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UAE-based airline among first to get new Boeing 737 MAX 10

Muzaffar Rizvi/Dubai
Filed on November 23, 2019 | Last updated on November 23, 2019 at 01.34 pm
737 MAX, 2017 Paris Air Show, 737 MAX aircraft, MAX 10, UAE, flydubai,

(Supplied photo)

Flight testing of the 737 MAX 10 will commence in the first quarter of 2020.

Boeing has launched latest version of 737 MAX amid hopes that it will regain the airlines trust following announcement of new orders for the troubled aircraft at Dubai Airshow last week.

The MAX 10, which was launched at the 2017 Paris Air Show, has 230 seats, about 20 more than the version that crashed in ill-fated flights by Lion Air and Ethiopian Airlines. It has more than 550 orders and commitments from more than 20 customers including the flydubai, which placed an order for 50 aircraft at the 2017 Dubai Airshow.

"Today is not just about a new airplane. It's about the people who design, build and support it," said Mark Jenks, vice-president and general manager of the 737 programme.

The troubled 737 MAX aircraft, which remains grounded globally following two deadly crashes involving casualties of 346 people, is expected to resume its flight operations by early next year.

Saj Ahmad, an analyst at London's StrategicAero Research, said flight testing of the 737 MAX 10 will commence in the first quarter of 2020.

"Given the scrutiny of the MAX family, it is unclear when it will enter service. First, the existing grounding has to be lifted. In the meantime, flight testing for certification of the 737-10 will continue and it is likely that the aircraft will enter into the service by 2021," he said.

"As of now, Boeing will be keen to see the 737 MAX family back in the air, so that it can then focus on flight tests of 737 MAX 10 as well as its other delayed jet, the 777-9X which will hopefully enter service with launch customer Emirates in the first quarter of 2021," he added.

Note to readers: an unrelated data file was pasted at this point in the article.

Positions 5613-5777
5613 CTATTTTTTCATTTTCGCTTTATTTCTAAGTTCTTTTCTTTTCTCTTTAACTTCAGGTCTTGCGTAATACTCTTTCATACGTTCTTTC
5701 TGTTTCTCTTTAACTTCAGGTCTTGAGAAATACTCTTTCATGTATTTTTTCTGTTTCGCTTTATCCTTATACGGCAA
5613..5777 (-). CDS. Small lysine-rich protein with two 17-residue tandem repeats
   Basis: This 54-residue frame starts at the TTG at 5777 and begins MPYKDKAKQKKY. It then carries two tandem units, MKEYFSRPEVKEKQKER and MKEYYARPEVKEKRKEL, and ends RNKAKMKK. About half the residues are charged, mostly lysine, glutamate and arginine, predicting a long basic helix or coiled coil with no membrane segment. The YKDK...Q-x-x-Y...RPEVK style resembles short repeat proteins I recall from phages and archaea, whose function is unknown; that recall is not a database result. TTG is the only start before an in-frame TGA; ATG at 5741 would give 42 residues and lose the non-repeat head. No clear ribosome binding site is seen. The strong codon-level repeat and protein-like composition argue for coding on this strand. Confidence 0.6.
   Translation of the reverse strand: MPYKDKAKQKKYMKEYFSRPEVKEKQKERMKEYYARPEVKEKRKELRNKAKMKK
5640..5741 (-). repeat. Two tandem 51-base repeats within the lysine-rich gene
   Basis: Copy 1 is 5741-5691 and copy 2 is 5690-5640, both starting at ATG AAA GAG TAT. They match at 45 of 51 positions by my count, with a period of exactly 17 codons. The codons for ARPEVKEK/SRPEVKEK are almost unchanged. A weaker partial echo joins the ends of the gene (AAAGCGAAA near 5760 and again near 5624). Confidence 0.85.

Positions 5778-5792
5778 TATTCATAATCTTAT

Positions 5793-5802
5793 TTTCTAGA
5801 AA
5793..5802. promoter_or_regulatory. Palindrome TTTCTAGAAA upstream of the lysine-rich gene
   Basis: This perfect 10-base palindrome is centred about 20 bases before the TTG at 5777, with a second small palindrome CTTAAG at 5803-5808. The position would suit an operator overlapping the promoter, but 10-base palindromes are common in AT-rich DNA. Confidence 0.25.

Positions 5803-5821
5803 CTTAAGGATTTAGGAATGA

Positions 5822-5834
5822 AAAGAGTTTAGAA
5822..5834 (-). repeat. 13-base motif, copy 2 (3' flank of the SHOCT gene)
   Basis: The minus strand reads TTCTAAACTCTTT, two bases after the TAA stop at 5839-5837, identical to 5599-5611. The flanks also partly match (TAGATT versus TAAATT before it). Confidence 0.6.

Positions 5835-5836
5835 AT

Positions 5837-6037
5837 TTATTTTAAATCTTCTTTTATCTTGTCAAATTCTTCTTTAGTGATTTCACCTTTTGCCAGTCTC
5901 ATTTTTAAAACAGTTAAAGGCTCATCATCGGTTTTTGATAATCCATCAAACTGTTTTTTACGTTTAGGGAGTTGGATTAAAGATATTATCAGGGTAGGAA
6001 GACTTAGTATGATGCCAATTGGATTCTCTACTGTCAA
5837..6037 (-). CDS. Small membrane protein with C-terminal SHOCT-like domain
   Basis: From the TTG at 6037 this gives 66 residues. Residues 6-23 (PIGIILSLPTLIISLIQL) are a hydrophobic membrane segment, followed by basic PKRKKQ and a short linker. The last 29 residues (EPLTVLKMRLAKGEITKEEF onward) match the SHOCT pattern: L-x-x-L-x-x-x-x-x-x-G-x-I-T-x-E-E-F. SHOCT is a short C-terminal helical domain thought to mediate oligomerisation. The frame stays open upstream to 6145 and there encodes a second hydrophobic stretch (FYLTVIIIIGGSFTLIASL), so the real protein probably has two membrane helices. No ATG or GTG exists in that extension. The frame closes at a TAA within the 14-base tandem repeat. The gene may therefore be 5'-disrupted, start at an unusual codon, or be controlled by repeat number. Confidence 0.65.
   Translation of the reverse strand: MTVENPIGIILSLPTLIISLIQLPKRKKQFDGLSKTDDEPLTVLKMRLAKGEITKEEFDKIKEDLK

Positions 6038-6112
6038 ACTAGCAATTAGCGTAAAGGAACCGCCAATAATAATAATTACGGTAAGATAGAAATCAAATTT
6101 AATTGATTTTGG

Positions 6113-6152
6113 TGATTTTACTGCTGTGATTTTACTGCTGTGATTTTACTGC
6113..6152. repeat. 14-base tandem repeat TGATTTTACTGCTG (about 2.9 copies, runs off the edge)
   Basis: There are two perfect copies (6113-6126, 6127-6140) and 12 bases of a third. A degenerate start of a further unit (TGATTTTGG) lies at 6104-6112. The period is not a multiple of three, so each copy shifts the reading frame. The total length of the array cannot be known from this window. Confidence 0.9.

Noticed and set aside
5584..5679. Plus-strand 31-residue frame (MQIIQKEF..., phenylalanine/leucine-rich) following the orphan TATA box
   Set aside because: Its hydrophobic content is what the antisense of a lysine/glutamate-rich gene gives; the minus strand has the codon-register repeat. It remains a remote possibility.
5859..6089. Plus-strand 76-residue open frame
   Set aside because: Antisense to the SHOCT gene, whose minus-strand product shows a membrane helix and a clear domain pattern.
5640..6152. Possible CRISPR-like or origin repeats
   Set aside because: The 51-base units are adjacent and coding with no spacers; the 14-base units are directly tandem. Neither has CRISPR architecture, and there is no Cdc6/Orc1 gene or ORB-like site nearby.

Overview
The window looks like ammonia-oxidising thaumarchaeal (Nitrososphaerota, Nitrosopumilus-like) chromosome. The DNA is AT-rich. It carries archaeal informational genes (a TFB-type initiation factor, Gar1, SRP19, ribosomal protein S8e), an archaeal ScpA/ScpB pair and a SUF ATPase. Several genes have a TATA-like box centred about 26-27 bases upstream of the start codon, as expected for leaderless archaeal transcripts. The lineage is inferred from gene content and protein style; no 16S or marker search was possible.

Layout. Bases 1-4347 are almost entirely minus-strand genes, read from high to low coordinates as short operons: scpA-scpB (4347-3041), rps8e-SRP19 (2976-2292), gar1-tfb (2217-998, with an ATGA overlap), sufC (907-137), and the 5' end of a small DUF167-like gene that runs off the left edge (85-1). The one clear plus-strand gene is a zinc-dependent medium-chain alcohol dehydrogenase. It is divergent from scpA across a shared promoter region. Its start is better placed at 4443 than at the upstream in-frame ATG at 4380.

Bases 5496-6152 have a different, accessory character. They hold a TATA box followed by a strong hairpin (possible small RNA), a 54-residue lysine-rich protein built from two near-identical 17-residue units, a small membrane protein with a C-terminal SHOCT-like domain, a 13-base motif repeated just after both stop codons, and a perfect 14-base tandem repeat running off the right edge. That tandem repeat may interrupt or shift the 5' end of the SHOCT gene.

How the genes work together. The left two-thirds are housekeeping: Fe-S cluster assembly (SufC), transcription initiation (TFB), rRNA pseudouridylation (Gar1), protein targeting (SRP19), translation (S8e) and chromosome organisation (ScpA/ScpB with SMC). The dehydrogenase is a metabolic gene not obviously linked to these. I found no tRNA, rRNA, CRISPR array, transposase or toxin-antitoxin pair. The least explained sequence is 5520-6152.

About the leading airlines who placed order for 737 MAX 10, he said United Airlines is expected to get the first delivery of the aircraft.

"In the GCC, flydubai has placed an order for 50 737-10s at the 2017 Dubai Airshow. Other notable buyers are listed as GOL, Lion Air and VietJet, along with several lessors," he said.

The 737 MAX 10, the largest variant of the MAX family, offers the lowest seat-mile cost of any single-aisle airplane ever produced. The airplane will now undergo system checks and engine runs prior to first flight next year.

"This team's relentless focus on safety and quality shows the commitment we have to our airline customers and every person who flies on a Boeing airplane," Jenks e said.

The MAX 10 will contain an upgraded version of a flight handling system that has been seen as a key factor in both crashes involving casualties of 346 people.

The mechanism, the Maneuvering Characteristics Augmentation System (MCAS), has been tweaked to give the pilot more control. But regulators, including the Federal Aviation Administration (FAA), have yet to sign off on the changes.

Boeing said earlier this month that it hopes to get the green light from regulators before the end of the year but delayed its estimate for the resumption of commercial flights until January to allow for pilot training.

"I'm honored to take this airplane on its first flight and show the world what you've put your heart and soul into," 737 chief pilot Jennifer Henderson told the employee crowd gathered for the debut of the first 737 MAX 10 at the company's Renton, Washington factory.

Ahmad of StrategicAero Research, said Boeing still has a long road ahead of it to ensure that faith and trust in the MAX - not just from passengers, but from airlines and leasing companies - is fully restored.

"No one disputes that it will take time, but if Boeing knuckles down and concentrates on FAA regulatory compliance with regards to MCAS and other system updates, then the 737 MAX family will emerge much more stronger for the depth of testing it has faced and endured to ensure passenger safety is and remains the focal and primary priority at all times.

"Airlines have faith that Boeing will get through this - that's why hardly any airlines have cancelled orders. In fact, the slow but steady updates about how the 737 MAX family is being improved has led to new and existing customers ordering the MAX despite it being grounded right now," he said.

muzaffarrizvi@khaleejtimes.com

 


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